- Just over 7 hours: that’s how long the average person globally sleeps each night, new research shows.
- That average is modulated by various factors, including age, education, commute, gender, and geography.
- The Japanese, and East Asians in general, sleep less than the global average. The top sleepers were Albanians.
Sleep, says Shakespeare, is “the main course in life’s feast, and the most nourishing.” How long we take each night to get our fill depends on many variables, chief among them age.
A recent article in Nature describes what is probably the largest ever global study on sleep duration, and it shows three distinct phases in sleepers worldwide, corresponding to early, mid, and late adulthood. (For more, see this Big Think article.)
Cultural norms and geographical latitude
But sleep patterns are modulated by other factors as well, including commute duration, education level, and gender. On average, women sleep 7.5 minutes more than men.
Curiously, geography is a factor, too. While the world average sleep duration is just over 7 hours, the average at country level varies by almost an hour. Of the 63 nationalities researched, Albanians were the longest sleepers, averaging 7 hours and 32 minutes per night. That’s significantly more than your average Japanese, who gets by on just 6 hours and 38 minutes of sleep.
So, what explains the difference? According to the researchers, it’s due to cultural norms and geographical latitude.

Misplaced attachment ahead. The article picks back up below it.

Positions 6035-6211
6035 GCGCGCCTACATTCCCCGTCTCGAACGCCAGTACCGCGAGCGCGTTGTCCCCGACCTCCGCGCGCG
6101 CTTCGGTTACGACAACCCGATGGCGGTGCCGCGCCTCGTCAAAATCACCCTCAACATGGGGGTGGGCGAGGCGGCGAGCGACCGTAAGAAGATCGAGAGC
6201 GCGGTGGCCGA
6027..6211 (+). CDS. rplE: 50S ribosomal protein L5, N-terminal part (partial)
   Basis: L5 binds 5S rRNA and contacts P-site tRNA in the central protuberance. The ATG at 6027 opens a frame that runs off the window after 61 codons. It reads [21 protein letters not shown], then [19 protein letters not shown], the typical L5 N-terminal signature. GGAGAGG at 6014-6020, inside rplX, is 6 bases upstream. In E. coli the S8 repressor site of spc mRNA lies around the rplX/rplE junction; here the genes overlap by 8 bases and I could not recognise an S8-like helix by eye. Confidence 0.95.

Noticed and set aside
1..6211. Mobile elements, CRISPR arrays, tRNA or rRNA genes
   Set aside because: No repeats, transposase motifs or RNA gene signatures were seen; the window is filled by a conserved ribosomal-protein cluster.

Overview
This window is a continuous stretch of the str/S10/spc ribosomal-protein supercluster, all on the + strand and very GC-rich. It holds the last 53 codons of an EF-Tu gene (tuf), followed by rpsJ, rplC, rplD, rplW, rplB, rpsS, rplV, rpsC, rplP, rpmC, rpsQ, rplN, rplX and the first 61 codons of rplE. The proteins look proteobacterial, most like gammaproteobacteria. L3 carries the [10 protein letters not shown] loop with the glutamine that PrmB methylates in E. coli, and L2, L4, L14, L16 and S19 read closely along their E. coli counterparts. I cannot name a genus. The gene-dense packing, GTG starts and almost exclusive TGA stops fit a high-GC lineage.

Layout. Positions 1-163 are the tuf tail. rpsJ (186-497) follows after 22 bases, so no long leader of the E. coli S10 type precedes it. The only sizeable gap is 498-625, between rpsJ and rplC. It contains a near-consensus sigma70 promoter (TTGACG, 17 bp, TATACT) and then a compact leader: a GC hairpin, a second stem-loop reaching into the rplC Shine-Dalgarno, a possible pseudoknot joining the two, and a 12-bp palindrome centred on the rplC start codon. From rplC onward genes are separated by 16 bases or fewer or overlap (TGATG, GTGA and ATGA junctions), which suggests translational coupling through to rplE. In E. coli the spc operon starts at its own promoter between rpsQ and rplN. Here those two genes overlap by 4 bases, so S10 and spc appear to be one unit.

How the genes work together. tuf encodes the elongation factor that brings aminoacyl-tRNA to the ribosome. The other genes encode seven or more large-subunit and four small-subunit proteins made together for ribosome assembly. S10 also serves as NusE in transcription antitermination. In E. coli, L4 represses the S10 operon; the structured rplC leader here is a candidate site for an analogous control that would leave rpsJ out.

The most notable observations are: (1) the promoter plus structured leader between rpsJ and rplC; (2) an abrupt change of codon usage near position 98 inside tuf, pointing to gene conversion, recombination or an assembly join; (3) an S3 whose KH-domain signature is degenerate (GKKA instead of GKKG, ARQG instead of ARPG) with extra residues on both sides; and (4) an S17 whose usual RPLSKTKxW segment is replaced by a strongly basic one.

As an example of the former, the article cites workplace napping, which “can be frowned upon in some countries (e.g., the U.S. or France), while considered normal by their neighbors (e.g., Spain or Italy).” Also, “Far East countries, Japan in particular, have been noted to report less sleep. This could be partly explained by the work culture in these countries, Japan being the only nation in the world in which 25% of employed workers work more than 50 hours per week.”
Chile, the go-to place for latitudinal studies
And as an example of the geographic factor, the researchers refer to an earlier study showing a divergence in sleep durations in Chile, a country particularly suited to study latitudinal differences. That study found mean sleep duration on workdays was 7 hours and 55 minutes in the north and 8 hours 20 minutes in the south. In other words: Chileans closer to the equator sleep less than their compatriots elsewhere in the country.
That study yielded slightly different results from the current one, which shows that the average Chilean gets close to the global average amount of sleep. Nevertheless, the Chilean difference aligns with the findings in the global study, which also show “a positive correlation between the country-level average reported sleep duration and their distance to the equator.”
Seven clusters of sleep duration
Both factors combined resulted in seven “global clusters,” within each of which average sleep duration was similar, due to economical, historical, and/or geographical proximity: East and West Europe, East and West Asia, Africa, Latin America, and a “West Offshoot” (i.e., Australia, New Zealand, Canada, and the U.S.)
Fascinating as this is, geography is just one element in the complex mix of factors that predict how long you’ll sleep tonight. So if counting sheep isn’t cutting it for you, first try working less, eating better, and exercising more. And if that doesn’t work, then by all means: Emigrate to Albania.
Strange Maps #1185
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